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Hatseflats Design

Hatseflats Hull Build

Fitting Out Hatseflats

Building TooPhat

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20200920

A Galley Box for Hatseflats

Submitted to Dinghy Cruising Journal

This year we cooked on board for the very first time. Having moored Hatseflats alongside a jetty, I put the burner on deck to boil some water. When the water was heating up, some powerboats passed us a little too closely. While they left wallowing in their wake I had trouble to balance the burner and its heavy load.

This drove the lesson home that I needed a solution which stabilized both pan and burner. Wary of yet another DIY adventure I reasoned that surely outdoor or trekking stores would be able to supply me with a ready-made product that I could buy. I trawled many web sites but did not find any. When I googled for 'galley box' and 'wannigan' I was swamped with all sorts of home-made varnished portable cabinets. Most of them had drawers and doors for plates and cutlery. Many dinghy cruisers with the same problem tended to roll their own galley boxes, each tailored to the needs of their owner or pecularities of their host (the cruising dinghy).

Reluctantly I joined the army of galley box builders. The rest of this article is to give an insight in my design and build decisions. I hope this may somehow help you when you tackle your very own galley box project.

The purpose of my galley box was to provide a stable platform for both burner and pans. I made my box around a small Campingaz Bleuet burner (C206 cartridges), but the principle would also work with other stoves.I made a rack and rails to hold my Bialetti coffee pot, a small pan for boiling water and a small sauce pan. The walls around the burner were lined with alloy to provide basic fire protection.

The next problem was how to turn the gas knob on the burner under the cooking pan without burning my hands.I solved this with a removable panel which was lined with alloy sheet on the inside.You take it out or push it aside before you turn the gas knob. I did not use a hinge in order to keep the box as simple as possible.

As I have no talent for joinery I did not add doors or drawers. Aside from their complexity and extra weight I feared they would not be watertight and hard to open when wet.So I stuck with a simple waterproof box with a lid which I could hang from the cockpit seat.The dimensions were determined from the plates and pans that would go inside while I made the box small enough to hang from the cockpit seat without sticking out.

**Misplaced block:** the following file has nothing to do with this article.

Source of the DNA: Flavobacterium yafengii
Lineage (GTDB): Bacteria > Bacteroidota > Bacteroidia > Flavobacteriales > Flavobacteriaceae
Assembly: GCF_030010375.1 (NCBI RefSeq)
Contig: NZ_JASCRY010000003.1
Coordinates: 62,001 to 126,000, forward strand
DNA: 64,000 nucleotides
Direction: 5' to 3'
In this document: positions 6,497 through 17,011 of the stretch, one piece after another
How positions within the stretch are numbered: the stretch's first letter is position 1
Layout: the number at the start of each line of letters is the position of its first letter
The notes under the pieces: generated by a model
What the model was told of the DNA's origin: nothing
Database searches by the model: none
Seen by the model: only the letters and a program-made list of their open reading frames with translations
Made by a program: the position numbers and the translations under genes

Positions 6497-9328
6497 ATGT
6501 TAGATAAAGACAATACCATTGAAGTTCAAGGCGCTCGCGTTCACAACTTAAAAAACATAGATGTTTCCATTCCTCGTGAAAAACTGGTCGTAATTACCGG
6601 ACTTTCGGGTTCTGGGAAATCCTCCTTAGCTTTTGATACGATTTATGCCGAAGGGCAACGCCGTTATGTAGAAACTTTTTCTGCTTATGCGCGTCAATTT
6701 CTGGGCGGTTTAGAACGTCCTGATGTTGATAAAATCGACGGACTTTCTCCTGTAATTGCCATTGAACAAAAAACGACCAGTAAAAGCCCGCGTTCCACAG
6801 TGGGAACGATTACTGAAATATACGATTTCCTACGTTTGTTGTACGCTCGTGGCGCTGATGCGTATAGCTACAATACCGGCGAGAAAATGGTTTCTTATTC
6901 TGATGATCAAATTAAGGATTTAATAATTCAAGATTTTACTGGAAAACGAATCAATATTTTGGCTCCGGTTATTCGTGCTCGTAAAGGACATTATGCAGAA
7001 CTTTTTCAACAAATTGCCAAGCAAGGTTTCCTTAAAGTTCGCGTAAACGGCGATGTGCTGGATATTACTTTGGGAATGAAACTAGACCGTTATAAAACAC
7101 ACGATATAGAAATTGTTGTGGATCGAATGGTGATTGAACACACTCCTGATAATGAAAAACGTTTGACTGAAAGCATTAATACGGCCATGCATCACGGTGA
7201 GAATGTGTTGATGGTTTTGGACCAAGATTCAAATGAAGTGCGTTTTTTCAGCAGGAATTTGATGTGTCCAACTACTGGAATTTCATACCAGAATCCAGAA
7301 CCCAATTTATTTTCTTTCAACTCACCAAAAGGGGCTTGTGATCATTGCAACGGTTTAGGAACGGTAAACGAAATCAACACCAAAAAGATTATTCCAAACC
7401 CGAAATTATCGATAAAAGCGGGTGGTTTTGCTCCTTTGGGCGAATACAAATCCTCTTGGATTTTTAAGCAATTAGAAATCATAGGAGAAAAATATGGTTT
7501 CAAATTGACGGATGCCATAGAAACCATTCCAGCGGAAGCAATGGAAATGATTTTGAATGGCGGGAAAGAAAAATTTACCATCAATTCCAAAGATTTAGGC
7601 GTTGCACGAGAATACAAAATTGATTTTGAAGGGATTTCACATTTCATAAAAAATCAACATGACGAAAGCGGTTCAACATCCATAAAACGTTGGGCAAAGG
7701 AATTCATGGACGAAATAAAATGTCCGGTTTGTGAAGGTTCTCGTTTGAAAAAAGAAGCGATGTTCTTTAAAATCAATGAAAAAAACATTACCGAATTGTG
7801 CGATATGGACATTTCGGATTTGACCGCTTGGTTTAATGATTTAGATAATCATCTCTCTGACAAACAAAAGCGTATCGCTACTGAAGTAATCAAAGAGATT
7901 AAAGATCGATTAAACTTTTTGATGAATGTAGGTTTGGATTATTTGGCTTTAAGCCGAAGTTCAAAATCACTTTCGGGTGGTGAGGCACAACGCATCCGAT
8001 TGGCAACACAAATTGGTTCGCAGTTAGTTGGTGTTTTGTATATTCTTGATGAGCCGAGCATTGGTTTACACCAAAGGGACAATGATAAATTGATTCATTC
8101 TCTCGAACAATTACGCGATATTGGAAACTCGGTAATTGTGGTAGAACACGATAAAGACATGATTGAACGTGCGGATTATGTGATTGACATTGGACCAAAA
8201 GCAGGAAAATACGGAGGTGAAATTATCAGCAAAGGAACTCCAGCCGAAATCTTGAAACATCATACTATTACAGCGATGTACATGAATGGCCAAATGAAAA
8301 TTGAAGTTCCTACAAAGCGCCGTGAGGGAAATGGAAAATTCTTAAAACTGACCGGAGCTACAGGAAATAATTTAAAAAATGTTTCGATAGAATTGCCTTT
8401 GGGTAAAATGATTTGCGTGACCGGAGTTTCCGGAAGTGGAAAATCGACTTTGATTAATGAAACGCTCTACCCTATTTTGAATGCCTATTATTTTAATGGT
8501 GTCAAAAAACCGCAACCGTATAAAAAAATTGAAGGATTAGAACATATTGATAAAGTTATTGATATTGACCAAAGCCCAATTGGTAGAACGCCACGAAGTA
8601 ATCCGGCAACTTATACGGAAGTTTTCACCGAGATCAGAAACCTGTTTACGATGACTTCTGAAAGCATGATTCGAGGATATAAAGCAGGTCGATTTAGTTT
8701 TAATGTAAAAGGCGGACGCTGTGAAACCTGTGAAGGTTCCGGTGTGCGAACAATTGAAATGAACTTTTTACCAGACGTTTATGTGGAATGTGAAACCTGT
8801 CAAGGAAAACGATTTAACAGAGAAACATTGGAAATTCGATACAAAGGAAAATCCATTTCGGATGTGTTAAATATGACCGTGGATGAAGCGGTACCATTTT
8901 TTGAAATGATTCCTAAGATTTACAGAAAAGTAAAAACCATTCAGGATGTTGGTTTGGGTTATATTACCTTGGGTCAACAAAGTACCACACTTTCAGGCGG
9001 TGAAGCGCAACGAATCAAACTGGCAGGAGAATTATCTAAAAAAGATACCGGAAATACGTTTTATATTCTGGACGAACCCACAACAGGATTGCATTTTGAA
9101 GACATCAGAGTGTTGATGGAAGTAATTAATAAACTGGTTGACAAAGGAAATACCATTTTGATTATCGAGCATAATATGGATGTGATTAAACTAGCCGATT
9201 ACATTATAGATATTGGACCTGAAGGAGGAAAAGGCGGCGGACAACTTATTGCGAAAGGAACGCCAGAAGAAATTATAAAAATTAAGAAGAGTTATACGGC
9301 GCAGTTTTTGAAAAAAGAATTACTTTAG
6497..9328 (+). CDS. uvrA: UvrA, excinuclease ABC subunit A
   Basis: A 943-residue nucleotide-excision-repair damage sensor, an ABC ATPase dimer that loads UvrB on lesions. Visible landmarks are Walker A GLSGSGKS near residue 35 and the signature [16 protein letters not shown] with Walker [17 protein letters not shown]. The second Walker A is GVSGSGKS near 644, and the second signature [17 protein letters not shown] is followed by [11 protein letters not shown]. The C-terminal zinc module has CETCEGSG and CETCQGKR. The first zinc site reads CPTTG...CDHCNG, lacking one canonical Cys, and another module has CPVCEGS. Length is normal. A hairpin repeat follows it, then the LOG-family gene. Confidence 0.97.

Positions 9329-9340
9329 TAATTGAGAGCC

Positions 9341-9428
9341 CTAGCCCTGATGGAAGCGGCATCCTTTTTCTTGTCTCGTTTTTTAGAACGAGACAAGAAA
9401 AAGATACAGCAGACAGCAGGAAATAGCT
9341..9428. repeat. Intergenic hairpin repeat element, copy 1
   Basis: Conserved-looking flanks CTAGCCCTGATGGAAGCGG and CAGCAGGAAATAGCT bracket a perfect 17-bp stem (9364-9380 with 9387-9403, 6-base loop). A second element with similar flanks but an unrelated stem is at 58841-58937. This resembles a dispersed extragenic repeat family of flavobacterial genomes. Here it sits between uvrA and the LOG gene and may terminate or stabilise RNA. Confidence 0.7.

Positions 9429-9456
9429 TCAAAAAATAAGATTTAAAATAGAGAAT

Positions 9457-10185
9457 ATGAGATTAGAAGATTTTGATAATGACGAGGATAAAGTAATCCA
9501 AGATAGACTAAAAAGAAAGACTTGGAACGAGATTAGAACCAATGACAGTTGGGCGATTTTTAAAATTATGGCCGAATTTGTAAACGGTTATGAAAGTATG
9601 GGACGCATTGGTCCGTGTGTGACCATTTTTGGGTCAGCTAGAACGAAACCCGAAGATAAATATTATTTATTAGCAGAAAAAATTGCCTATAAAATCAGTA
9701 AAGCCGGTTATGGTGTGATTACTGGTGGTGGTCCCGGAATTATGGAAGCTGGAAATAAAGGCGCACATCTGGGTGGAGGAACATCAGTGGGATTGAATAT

The box is suspended from the cockpit seat using a dyneema line lashed down with a carabiner. The dyneema line and carabiner are attached to tie-downs glued to the outside of the galley box.Simple and watertight.

Some tips for planning and building your own galley box:

  • put all food, condiments, plates, cutlery, burner and pans for a two-day trip on the table and make the smallest cardboard box that fits everything. Add 1-2 cm in all directions for stuff that you forgot to include.
  • do you want to keep fluids (water, milk, beer?) in your galley box? Fluids are heavy! I drew the line at a 30ml flacon with washing liquid.
  • build a prototype from cheap particle board before building the real thing. You will probably need 1-2 iterations before you are satisfied with the result. I happily threw away my first attempt before making the final box.
  • keep the inside as clean as possible. I glued alloy sheets and rails inside my galley box but did not use screws or moving parts to keep the box easy to use.
  • my galley box project provided an opportunity to better use my router. I duplicated all parts from just three templates.
  • paint your galley box inside and out for better UV protection and to make it easier to clean the inside. It is easier to spot new life forms against a brightly painted background than on a browned layer of varnish.
  • keep your galley box light. My galley box started out as 2.5kg but ended up 3.5kgs. Add 5 kgs of contents and you are lugging around 9kgs of baggage.
  • check out your local DIY store for useful stuff before committing to build. I found alloy tubes for rails and alloy sheets for fire protection at the local DIY store which saved hours and improved the build quality.
  • expect to spend twice or three times as many hours sanding your galley box inside and out than for building it.
  • enjoy your galley box project. It is not a vital part of your boat so there is no need to hurry.


20200920_IMG_0080.JPG A simple box without holes or screws.
20200920_IMG_0102.JPG A stable platform for cooking
20200920_IMG_0104.JPG
20200920_IMG_0114.JPG Removable panel taken out to control the gas flow
20200920_IMG_0123.JPG Galley box hanging from cockpit seat